I have two Linux servers ATM that are 100% clones of each other and they use NFS mounts for writing log files to a single NAS. The IPs get NAT'd to a unique IP so there are no IP conflicts and they can talk to the shared NAS. When both servers are on at the same time they are overwriting each other's logs because they are both writing the same file names. My easy solution is the change both of the machine's fstab to make the servers mount different locations:

Original Server1 fstab: nas1:/data /data

Original Server2 fstab: nas1:/data /data

Modified Server1 fstab: nas1:/server1/data /data

Modified Server2 fstab: nas1:/Server2/data /data

The issue here is scalability. If I was to make 10 clones it might be managable to modify the fstabs but not so much at 100+. I don't have control over how the clones are made I just get the servers pre-built with cloned images already loaded. So I'd be stuck manually modifying each server.

I'm wondering if there are any alternatives floating out there that can deal with something like this. I'd like a mechanism that could somehow translate the fstab entries: nas1:/data to nas1:/server1/data. The "server1" can be anything really just as long as it maps to something unique that I can use to distinguish between server logs.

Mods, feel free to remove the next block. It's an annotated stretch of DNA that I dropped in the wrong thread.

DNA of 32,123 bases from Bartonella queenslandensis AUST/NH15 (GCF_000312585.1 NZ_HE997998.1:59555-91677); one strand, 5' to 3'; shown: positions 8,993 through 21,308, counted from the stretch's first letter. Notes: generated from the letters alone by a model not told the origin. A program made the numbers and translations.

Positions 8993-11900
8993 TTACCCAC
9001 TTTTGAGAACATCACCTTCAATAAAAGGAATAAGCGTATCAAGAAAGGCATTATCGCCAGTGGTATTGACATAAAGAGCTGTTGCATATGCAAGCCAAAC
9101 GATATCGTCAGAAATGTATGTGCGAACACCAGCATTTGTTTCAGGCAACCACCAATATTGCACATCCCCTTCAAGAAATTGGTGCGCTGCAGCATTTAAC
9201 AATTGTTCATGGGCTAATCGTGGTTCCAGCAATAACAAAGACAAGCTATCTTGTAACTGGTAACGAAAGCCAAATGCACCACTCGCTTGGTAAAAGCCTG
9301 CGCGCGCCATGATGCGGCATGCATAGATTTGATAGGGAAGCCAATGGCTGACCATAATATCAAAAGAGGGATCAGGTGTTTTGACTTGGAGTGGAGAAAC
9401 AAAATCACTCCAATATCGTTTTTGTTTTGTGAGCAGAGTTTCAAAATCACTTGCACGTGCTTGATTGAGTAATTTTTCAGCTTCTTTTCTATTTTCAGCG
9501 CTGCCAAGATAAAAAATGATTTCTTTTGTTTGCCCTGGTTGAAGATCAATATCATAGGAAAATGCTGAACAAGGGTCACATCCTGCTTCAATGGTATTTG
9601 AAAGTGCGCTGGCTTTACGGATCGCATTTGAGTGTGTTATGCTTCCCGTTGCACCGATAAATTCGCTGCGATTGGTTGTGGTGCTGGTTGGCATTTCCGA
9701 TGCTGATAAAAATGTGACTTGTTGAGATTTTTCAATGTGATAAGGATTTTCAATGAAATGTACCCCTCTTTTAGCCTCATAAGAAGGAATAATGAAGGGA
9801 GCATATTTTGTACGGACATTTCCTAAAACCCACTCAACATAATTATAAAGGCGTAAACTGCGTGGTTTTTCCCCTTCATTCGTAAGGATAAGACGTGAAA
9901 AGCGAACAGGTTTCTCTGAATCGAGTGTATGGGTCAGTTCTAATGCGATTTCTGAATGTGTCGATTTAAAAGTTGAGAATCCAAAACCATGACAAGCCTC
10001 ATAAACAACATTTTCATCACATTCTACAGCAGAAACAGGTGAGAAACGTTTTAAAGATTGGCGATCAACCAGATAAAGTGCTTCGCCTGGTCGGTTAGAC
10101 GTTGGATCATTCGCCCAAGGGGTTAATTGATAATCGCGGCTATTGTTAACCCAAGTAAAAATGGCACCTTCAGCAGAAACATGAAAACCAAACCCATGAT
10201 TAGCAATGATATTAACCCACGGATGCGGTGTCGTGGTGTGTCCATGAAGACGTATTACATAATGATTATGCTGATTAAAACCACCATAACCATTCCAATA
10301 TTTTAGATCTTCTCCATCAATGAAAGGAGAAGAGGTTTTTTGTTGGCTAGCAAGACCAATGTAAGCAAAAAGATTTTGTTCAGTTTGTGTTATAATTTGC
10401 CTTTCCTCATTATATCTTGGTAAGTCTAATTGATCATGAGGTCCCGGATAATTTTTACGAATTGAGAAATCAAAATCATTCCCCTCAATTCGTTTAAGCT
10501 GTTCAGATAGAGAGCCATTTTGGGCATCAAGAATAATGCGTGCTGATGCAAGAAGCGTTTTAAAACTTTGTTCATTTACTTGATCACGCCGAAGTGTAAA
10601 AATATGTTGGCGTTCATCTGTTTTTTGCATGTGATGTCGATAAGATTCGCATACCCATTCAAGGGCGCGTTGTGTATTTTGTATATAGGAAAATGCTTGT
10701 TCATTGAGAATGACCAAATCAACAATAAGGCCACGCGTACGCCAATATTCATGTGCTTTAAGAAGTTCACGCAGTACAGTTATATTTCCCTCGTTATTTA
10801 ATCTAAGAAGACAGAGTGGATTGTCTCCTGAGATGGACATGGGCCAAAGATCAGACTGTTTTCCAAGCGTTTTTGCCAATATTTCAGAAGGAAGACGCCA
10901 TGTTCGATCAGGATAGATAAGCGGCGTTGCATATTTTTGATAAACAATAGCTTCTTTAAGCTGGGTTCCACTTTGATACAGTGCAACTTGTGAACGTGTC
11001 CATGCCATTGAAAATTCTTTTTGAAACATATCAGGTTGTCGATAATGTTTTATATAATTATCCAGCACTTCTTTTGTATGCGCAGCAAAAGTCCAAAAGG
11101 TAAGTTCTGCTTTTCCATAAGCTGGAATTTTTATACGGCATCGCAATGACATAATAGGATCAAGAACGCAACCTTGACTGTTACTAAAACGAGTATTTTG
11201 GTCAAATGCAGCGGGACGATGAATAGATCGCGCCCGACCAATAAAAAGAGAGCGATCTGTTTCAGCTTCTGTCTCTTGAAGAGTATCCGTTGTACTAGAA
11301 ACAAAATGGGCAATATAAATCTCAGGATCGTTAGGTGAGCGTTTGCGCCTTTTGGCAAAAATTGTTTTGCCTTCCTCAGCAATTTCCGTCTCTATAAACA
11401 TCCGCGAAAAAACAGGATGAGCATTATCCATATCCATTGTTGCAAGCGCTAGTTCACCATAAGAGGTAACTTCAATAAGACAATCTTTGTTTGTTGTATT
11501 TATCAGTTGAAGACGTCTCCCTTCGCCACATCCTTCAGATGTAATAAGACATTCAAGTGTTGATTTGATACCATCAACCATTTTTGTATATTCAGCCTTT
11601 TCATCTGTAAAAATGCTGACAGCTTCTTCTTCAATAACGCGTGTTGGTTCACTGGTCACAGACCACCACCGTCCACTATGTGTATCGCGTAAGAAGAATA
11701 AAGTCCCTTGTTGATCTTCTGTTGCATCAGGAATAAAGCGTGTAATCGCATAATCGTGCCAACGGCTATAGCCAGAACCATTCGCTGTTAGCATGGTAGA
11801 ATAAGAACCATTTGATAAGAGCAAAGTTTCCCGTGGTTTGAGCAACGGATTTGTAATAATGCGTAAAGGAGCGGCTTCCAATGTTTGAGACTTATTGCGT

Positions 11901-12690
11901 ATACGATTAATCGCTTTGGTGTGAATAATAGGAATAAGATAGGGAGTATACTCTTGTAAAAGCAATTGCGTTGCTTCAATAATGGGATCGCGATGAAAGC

A few options:

  1. Your configuration management system should be updating /etc/fstab for you.
  2. Use autofs which supports variable substitution and one variable is HOST.
  3. Use a more robust logging system such as syslog. Many syslog implementations let you specify log file paths that include variables such as hostname.
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  • The software is legacy and unfortunately won't be changing anytime soon. Our configuration management is giving us the official release image as it was delivered many years ago. New development is happening now but we still need to maintain the legacy until we are fully converted. Some of the services that write these logs run at boot. Would autofs have the mount points available during bootup? – umhelp Jul 23 '19 at 19:34
  • Depends on the OS. For Ubuntu Bionic /lib/systemd/system/autofs.service exists and contains [Install] WantedBy=multi-user.target so it will be available once the multi-user target is reached. Systemd is flexible though so you could create a dependency between it and a service that requires it. – Mark Wagner Jul 25 '19 at 17:22

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